It is important to keep eyes on all perspectives; parents new to slings may not be aware of such issues yet and are simply seeking to build a family bond, or find a way to make their lives work, or comfort their unhappy baby. It is important that new parents are not “put off” babywearing by important debates such as these; this would be a great loss to their future, to our communities and to the mental health of our already damaged society that behaves in such selfish ways. I believe that no parent and no carrying community would wish this to happen as the industry seeks to untangle many of the complex issues that are deeply woven into its fabric. These include issues of accessibility and inclusivity as much as diversity. Those of us in educational and teaching roles should be working towards a truly accessible community that welcomes everyone.

To do this, I believe we all need to listen with compassion to all the voices asking to be heard; not just some, or those that we feel align most with our previously held views. Some voices may take time to appear and can change the discussion once again. Voices that have been silenced in the past may need to shout louder to be heard; rather than asking them to behave more nicely, we, with the privileged and/or able positions we inhabit, should recognise distress and listen. Change can only come about with some discomfort, and I think we should all be willing to be challenged and grow, rather than shrink back into defensive reactions. We can ask people what we can really do to help, to bring about real change that makes a difference, and that lasts.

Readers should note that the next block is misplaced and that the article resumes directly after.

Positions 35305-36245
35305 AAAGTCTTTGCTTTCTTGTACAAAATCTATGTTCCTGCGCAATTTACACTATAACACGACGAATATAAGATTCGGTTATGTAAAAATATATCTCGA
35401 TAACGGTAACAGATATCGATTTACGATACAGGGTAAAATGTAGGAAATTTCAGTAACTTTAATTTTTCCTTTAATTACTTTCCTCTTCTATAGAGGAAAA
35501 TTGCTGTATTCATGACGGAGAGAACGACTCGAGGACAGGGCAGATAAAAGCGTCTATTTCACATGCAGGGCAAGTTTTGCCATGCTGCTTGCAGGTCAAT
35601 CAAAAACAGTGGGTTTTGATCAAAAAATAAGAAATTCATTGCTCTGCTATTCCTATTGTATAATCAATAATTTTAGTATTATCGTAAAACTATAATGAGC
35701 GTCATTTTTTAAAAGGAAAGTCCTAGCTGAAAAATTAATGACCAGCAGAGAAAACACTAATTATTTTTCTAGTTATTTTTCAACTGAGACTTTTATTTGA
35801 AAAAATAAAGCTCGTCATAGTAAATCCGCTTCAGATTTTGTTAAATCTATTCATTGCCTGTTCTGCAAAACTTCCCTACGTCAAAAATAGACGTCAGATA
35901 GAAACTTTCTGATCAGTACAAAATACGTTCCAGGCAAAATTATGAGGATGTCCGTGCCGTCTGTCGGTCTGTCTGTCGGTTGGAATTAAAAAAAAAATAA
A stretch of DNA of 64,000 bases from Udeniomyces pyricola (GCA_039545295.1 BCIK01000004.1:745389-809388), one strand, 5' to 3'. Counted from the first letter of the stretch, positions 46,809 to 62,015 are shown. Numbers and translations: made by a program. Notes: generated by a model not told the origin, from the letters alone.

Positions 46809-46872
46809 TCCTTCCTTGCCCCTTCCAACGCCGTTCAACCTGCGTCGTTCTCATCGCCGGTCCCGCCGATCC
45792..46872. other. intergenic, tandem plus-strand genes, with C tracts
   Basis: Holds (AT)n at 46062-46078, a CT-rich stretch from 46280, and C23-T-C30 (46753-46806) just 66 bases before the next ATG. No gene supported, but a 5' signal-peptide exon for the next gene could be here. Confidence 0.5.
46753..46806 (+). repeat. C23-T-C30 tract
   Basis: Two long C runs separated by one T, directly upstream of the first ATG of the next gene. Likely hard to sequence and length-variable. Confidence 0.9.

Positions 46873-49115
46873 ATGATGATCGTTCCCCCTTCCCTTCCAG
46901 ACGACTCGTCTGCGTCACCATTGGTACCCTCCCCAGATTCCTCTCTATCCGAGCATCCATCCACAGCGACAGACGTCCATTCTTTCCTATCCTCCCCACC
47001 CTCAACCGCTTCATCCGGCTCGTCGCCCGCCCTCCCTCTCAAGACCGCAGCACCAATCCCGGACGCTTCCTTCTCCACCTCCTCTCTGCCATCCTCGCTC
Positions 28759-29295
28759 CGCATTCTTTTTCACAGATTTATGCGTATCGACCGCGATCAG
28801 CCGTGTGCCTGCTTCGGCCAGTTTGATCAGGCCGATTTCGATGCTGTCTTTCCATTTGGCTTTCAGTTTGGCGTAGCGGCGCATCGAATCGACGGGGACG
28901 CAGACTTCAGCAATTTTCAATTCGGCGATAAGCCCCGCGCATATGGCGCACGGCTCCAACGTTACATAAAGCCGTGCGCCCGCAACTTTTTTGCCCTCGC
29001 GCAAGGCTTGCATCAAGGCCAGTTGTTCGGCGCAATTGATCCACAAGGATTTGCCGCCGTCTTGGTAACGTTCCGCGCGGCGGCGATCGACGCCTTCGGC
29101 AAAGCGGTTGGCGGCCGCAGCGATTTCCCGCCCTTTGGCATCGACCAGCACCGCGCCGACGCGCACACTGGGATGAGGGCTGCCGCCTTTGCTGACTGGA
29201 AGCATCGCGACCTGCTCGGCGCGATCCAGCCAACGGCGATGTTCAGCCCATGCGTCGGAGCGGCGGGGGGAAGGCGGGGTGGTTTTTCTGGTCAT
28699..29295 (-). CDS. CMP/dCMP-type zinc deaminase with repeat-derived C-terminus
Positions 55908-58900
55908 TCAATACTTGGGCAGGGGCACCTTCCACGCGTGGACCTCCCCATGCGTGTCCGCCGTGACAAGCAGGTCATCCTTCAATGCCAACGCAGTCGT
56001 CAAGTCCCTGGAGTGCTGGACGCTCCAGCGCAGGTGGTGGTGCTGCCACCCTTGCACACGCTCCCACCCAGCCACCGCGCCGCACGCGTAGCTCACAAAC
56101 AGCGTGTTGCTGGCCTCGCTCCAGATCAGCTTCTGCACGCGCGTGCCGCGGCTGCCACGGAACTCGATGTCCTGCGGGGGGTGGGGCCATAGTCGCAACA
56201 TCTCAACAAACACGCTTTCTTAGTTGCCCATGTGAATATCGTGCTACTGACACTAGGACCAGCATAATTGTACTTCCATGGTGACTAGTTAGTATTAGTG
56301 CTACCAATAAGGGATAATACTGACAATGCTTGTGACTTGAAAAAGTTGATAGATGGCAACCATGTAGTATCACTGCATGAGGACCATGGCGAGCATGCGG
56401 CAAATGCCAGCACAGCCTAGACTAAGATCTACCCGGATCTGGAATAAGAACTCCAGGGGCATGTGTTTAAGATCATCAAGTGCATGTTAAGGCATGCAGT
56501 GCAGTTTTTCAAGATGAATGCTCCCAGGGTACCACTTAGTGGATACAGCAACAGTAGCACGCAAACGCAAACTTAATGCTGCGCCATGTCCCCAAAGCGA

I hope that our industry can work through the current painful challenges it is facing, and end up stronger for taking the time to listen to multiple points of view. This will help us to work out the most sustainable and compassionate way of being that brings the greatest good to the many diverse families of the world.


A Baby Wants to be Carried, Evelyn Kirklionis, Pinter and Martin, 2014

Why Babywearing Matters, Rosie Knowles, Pinter and Martin, 2016

Beloved Burden, Babywearing around the World, I.C. Van Hout, 2008